With so many needs on the homestead, using pallets to meet some of those needs seems like an easy and inexpensive option. From simple shelving to mini barns for goats, projects around the homestead that can easily be completed with pallets abound. What makes them even more attractive is the fact that most often these pallets are free, or nearly free, in exchange for a prompt pick up.
Pallets are available from any number of retailers, manufacturing facilities, grocers and other places of business. The quality of pallets varies. From debarked hardwood to cardboard-enhanced pressed wood, pallets are made to withstand the rigors of shipping via train, plane and truck.
But have you ever thought where the pallet you picked up last week has been? It is an important question. Pallets are expensive for the companies who use them frequently, so these companies use them until it is no longer safe to do so. The pallet may have been left outside, causing it to harbor mold and insect larvae, or left in a warehouse with undesirable bugs and rodents. In addition to that, spills often occur due to improper handling of materials, resulting in residue that may or may not be toxic. This also provides a breeding ground for bacteria such as E. coli and Listeria, both of which are found present in an alarmingly high percentage of pallets tested.
How do shipping companies eliminate these problems? For many, the answer to cleaning pallets is to fumigate the pallets with methyl bromide, a pesticide that has restricted use due to its toxic nature, or they may choose to heat-treat each pallet. Methyl bromide is not only an environmental toxin, but is also a known neurotoxin and carcinogen that causes symptoms such as fatigue and acute memory loss. Heat-treated pallets are, of course, free from methyl bromide and its’ less-than-desirable side effects, but exposure to outside elements will allow them to be contaminated again. Pressed wood pallets carry an even higher risk as they may contain formaldehyde in the cardboard component in addition to chemicals used to deter pests and inhibit mold growth. New government standards include labeling pallets for methyl bromide, shown as MB on pallets, or HT for heat-treated ones. This will help you choose a pallet that is safe for you.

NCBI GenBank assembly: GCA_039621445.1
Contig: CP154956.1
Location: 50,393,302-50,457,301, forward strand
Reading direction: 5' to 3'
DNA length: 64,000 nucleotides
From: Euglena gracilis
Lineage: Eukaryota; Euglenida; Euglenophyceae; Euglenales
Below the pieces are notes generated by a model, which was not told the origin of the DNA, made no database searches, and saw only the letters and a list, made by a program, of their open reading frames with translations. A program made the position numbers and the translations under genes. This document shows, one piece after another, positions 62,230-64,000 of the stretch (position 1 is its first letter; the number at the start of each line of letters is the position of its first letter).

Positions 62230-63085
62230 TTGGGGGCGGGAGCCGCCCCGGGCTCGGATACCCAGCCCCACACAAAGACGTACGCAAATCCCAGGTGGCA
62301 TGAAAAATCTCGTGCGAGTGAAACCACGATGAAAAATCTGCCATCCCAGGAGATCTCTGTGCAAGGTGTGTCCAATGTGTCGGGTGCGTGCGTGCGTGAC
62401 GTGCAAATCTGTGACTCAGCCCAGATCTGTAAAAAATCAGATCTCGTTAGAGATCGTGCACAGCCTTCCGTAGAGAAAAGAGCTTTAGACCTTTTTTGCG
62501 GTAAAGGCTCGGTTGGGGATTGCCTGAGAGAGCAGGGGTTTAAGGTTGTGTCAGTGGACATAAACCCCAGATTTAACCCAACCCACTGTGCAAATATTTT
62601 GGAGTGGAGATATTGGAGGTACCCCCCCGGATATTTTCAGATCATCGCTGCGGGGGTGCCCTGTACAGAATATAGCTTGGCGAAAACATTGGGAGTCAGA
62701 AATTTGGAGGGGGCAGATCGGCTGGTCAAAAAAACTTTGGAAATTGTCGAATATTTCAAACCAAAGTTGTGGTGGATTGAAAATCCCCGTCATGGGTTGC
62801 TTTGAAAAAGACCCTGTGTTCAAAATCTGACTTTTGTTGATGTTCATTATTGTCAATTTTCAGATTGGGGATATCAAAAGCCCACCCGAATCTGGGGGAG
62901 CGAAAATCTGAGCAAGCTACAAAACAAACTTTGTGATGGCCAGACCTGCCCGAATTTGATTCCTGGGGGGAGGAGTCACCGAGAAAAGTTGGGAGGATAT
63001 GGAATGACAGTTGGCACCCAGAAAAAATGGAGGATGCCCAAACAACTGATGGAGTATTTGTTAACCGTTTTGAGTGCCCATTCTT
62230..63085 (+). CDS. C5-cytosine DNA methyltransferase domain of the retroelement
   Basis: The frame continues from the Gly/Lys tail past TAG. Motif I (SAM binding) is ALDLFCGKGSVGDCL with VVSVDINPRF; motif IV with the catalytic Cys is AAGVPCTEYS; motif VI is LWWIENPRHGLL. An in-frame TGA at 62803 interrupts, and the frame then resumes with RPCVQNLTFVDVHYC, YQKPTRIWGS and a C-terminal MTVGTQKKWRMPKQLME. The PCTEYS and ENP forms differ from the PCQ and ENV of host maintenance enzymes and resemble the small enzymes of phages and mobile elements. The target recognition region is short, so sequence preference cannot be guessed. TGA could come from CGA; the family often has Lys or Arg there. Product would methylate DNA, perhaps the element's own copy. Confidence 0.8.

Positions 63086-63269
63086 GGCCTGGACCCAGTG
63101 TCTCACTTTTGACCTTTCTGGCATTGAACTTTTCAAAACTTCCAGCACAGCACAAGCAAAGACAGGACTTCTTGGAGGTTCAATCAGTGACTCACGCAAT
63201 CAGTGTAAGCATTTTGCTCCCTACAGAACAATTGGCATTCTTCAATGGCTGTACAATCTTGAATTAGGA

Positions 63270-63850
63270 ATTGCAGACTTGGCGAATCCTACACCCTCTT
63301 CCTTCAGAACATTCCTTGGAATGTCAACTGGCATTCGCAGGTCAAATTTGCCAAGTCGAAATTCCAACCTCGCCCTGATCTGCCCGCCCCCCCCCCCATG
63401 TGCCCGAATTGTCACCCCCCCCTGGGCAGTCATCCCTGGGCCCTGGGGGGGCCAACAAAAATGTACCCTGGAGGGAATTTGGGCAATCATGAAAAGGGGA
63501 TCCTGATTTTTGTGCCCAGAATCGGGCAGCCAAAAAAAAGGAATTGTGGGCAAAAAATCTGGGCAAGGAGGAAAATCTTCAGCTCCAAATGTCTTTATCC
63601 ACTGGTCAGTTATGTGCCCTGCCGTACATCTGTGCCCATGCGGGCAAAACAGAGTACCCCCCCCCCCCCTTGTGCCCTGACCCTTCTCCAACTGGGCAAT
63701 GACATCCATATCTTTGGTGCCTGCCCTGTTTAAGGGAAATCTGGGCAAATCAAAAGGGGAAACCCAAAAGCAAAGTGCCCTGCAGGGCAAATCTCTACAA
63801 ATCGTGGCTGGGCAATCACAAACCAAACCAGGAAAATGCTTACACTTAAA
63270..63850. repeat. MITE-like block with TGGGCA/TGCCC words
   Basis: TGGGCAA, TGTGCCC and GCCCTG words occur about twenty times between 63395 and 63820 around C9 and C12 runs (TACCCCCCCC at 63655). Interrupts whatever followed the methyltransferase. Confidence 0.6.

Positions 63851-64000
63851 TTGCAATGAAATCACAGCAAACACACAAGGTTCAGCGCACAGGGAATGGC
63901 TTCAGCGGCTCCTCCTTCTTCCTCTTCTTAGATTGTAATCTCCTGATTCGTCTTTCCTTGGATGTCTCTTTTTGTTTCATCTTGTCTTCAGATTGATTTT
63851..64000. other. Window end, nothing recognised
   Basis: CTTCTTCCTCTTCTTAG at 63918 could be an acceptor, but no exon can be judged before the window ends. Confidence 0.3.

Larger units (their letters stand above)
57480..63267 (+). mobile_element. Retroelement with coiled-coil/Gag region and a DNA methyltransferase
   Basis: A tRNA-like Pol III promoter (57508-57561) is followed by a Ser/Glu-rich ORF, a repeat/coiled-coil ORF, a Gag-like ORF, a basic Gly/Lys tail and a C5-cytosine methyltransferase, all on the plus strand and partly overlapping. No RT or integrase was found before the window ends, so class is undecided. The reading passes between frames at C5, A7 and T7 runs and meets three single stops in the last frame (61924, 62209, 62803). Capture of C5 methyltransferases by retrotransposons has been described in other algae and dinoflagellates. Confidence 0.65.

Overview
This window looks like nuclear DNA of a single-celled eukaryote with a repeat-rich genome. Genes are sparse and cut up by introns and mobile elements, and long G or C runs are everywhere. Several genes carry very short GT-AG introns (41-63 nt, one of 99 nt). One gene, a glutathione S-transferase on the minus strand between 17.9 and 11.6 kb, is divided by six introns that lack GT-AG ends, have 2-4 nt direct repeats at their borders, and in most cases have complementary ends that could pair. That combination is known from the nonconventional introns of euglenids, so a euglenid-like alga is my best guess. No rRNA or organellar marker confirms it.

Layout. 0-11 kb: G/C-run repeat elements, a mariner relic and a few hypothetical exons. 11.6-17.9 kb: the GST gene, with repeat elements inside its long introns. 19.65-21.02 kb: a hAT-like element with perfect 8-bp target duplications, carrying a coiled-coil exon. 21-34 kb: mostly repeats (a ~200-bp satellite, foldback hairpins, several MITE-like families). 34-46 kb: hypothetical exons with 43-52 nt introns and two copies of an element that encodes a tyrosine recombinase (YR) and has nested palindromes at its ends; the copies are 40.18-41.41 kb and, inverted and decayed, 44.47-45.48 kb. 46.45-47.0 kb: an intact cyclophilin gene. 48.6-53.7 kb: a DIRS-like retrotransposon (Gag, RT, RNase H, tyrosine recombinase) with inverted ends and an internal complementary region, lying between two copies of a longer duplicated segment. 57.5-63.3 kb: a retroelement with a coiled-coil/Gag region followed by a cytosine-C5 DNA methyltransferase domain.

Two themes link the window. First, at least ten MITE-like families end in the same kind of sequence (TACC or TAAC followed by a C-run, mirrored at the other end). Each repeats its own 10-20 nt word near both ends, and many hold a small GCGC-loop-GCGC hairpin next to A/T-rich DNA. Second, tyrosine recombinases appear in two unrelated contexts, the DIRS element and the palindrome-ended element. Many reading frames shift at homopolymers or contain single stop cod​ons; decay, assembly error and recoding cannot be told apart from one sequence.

Any project on the homestead that will be indoors should be made with clean, heat-treated pallets only. These are not pallets that come from grocery chains or big box stores that are doused with additional chemicals to ensure produce looks fresh and stays pest-free, but those that come from schools, newspapers and similar businesses that use an ample amount of paper. These pallets tend to be very clean and are the most likely to be free from chemicals that leach into the air. Pallets can quickly be made into shelves for storage, or even into an organizer for gardening tools in a potting shed. Sealing the wood reclaimed from pallets helps to reduce the risk of chemicals leaching into the air you breathe, but it is important to note that no pallet is safe enough to use in creating food prep surfaces.
Using pallets outdoors reduces the risk of exposure to methyl bromide, while keeping mold and burrowing insects out of the home. Replace a broken gate, create a feeder for small farm animals or build a fence with pallets. Even larger projects such as fashioning stalls for separating small livestock or building a small structure for livestock can all be accomplished using pallets. Every homestead, no matter what size or where it is located, should have a compost bin. Pallets also make it easy to create a bin with several compartments in a short amount of time.
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